Theater Review: Short North Stage’s Acidic, Hilarious ‘The Motherf**ker with the Hat’
Stephen Adly Guirgis is one of America’s finest stage chroniclers of struggles on the fringes of society and The Motherf**ker with the Hat might be his masterpiece. This twisted love letter to recovery and living gets a jaw-dropping production at Short North Stage, directed by Chari Arespacochaga.
The Motherf**ker with the Hat follows Jackie (Raphael Ellenberg), recently out of jail after a two-year bid and high on freedom and new sobriety. We meet him ready to shower his love, Veronica (Lisa Glover), with gifts, and the promise of a new job he’s just gained. Fissures in the relationship loom ominously: in the first scene, we realize Veronica’s still using, thanks to a mirror covered in blow and a fifth of whiskey under the mattress. But what directly derails that train is another man’s fedora, next to the bed waiting for Jackie to notice it and lose his mind.
Even the people in the play with a higher claim to consciousness struggle to walk through their own mire and their own brains turning against them. Jackie’s sponsor and confidant, Ralph (Earley Dean), has stayed sober for 15 years and delivers rambling speeches that make sense, finds truth in aphorisms and cliches, but treats people like disposable footnotes in his story.
Ralph’s wife, Veronica (Maddie Lego), who he picked up early in her own recovery journey, struggles with meaning in her own sobriety and her place in a marriage dominated by Ralph’s raging ego. The character most successfully carving out his own path and living an authentic life is Jackie’s Cousin Julio (Matthew Sierra).
For all the seriousness of the themes, Arespacochaga’s Hat, moves with the tightly coiled machinery of wild farce. Banter shoots between characters, punchlines land like a sack full of quarters, characters stalk the finely observed stage (designed by Jason Bolen) humming with raw, dangerous energy. She and her characters hit every double-cross, every bad decision, every Oh God, really? moment the play has (and I’m actively not revealing the surprises in the second act) with an uncanny blend of virtuosity and psychological reality.
A play with this much rapid-fire dialogue over its tight two hours (with one intermission) needs its casting perfect, and it’s hard to imagine a better cast than this. Ellenberg epitomizes the person who’s seen his life become unmanageable and deeply wants to change but every instinct he has, honed by years of disappointments, pulls him into old patterns. His Jackie says variations of “I’m still me,” like a refrain throughout, a beacon that could guide him if it can stop being an excuse. Ellenberg understands every level of those words and carries them in every gesture.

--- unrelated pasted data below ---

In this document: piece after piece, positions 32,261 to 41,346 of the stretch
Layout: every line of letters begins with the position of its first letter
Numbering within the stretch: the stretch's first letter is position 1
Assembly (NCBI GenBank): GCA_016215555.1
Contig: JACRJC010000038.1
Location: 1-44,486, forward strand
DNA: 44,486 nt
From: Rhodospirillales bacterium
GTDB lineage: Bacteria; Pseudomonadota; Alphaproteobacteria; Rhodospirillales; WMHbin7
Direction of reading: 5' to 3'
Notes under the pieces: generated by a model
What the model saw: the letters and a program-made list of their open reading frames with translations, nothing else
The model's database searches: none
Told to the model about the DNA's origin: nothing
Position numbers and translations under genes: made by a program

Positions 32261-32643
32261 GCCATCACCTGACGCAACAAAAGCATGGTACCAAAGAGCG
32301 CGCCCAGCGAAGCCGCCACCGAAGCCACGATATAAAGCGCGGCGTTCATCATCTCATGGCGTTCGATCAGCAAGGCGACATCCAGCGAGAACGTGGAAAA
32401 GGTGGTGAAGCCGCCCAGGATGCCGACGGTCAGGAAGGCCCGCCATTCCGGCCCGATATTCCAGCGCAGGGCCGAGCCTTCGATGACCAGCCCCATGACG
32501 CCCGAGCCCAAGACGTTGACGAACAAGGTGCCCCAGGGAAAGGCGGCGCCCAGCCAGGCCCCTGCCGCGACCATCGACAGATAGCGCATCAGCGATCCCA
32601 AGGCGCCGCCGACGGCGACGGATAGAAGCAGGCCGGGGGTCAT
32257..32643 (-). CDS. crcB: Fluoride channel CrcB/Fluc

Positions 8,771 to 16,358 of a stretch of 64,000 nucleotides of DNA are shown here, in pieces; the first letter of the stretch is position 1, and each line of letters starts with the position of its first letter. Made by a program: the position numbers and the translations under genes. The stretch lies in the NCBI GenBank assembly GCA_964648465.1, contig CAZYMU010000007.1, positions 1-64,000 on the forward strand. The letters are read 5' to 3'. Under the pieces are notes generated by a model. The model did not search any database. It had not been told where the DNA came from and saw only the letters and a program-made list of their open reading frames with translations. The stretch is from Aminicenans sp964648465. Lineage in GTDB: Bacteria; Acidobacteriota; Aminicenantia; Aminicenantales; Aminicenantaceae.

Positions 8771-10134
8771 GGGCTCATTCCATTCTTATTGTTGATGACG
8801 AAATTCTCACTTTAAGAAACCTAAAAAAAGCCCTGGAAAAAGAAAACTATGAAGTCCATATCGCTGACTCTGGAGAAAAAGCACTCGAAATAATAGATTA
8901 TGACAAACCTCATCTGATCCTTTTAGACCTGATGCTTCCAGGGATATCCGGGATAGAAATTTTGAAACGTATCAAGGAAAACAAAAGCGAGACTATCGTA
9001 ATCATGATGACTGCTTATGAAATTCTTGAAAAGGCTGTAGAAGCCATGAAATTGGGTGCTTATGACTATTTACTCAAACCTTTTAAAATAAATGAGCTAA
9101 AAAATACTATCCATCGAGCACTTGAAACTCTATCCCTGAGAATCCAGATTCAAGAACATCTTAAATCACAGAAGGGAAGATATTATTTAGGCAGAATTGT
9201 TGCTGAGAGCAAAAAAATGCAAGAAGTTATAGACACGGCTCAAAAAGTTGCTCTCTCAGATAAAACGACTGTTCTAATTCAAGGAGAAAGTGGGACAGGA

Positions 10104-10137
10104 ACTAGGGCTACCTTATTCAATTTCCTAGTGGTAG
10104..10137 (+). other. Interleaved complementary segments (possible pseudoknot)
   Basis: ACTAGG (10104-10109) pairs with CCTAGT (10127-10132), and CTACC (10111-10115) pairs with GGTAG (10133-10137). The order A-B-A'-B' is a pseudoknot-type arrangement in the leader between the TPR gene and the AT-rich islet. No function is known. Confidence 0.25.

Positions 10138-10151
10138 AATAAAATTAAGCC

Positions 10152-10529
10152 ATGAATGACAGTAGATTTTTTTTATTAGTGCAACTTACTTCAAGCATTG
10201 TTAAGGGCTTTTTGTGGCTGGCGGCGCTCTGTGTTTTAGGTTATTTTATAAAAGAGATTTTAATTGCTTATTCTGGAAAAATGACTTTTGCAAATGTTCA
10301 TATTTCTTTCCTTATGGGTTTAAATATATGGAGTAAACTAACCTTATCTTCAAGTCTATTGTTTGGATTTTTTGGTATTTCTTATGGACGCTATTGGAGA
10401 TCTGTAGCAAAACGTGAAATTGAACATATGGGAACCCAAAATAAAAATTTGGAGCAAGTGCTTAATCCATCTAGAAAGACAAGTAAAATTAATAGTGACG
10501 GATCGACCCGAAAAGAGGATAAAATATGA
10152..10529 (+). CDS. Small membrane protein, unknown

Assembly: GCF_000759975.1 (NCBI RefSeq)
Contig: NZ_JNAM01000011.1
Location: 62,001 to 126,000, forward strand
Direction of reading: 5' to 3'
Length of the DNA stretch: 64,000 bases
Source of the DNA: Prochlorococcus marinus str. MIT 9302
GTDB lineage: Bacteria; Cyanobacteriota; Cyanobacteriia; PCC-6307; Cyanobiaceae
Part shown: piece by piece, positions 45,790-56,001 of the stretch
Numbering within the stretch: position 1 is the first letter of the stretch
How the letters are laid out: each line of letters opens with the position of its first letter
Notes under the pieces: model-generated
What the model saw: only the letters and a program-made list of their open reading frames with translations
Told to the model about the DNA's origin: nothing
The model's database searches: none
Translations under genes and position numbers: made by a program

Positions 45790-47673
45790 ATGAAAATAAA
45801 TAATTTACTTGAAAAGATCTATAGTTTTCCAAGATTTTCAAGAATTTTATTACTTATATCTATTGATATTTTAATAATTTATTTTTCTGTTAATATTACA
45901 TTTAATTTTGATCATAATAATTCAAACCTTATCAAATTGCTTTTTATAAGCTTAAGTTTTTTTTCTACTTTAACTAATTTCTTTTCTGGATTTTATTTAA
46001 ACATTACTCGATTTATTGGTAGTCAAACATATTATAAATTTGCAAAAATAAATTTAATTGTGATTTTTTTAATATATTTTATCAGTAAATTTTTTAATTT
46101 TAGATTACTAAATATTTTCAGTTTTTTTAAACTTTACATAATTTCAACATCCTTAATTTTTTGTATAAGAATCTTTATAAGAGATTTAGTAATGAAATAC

Dean’s Ralph takes the charming, hollow man we’ve seen a million times, a charismatic charlatan preying on the vulnerable, but imbues it with an earnestness we haven’t seen. The play avoids easy answers and quick definitions at every turn and Dean seems to relish that challenge. There are moments – even as you watch him behave horribly, you understand why most of the cast falls in love with him and why people would follow him off a cliff.
Glover’s Veronica is another astonishing win in one of the finest streaks in Columbus theatre I can remember. Her character consistently surprises the audience, making everything feel surprising and inevitable at the same time. She knows the character’s contradictions – heartbreaking in her lack of self-awareness (she lectures her Mother about drinking while doing a bump) and tragically, rightly conscious of the way the world works.
Lego felt miscast – there’s dialogue that describes her character’s backstory that caused some cognitive dissonance toward the end of the first act – but she made up for it with a ferocious, brave performance. Within a scene of that moment where I questioned her casting, her work obliterated those doubts from my mind.
With all the firepower on stage, Matthew Sierra comes close to stealing the show. His Julio, conscious that the neighborhood called him mariconita and Jackie led that hateful charge, never gives up on his cousin but also never lets him off the hook. Sierra’s knack for broad comedy and steel spine shine as he asserts himself in every scene, letting the showier characters bounce off and orbit around his strength.
The Motherf**ker with the Hat distorted the very air with heat the night I was lucky enough to attend. A play as vibrant, as messy, as heart-breaking and as absurdly, deliciously funny as the world, given perfect, throbbing life in front of our eyes.